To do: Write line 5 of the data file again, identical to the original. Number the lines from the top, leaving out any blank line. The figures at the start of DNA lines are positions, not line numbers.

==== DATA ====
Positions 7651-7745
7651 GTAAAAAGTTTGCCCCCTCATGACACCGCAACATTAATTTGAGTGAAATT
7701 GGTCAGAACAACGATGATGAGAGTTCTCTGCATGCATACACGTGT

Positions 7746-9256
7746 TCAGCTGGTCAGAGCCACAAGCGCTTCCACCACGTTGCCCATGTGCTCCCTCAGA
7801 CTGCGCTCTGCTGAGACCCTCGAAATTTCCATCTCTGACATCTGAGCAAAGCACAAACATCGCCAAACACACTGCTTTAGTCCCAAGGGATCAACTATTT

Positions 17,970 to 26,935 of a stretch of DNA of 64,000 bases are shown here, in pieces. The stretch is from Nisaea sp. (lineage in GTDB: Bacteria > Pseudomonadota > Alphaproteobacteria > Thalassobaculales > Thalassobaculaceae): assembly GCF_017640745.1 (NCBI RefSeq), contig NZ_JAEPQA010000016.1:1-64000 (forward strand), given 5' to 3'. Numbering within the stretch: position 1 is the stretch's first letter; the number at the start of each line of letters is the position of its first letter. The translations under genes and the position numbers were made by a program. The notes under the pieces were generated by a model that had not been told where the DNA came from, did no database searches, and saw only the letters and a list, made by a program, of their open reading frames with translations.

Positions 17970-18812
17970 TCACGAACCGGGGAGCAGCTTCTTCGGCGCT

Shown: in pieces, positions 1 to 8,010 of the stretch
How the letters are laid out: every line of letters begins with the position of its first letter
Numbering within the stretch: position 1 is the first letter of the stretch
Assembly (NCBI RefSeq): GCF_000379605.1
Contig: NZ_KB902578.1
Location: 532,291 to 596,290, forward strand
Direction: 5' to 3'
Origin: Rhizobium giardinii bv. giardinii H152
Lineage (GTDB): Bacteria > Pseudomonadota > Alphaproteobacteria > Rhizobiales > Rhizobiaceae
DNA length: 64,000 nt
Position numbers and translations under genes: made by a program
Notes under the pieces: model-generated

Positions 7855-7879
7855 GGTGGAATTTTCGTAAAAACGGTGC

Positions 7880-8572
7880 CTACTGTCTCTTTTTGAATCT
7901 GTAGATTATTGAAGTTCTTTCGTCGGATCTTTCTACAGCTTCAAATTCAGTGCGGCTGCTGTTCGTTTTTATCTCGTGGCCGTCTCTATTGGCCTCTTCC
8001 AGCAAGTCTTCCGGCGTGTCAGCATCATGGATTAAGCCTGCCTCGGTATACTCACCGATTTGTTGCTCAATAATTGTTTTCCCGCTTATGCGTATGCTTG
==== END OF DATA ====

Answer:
7746 TCAGCTGGTCAGAGCCACAAGCGCTTCCACCACGTTGCCCATGTGCTCCCTCAGA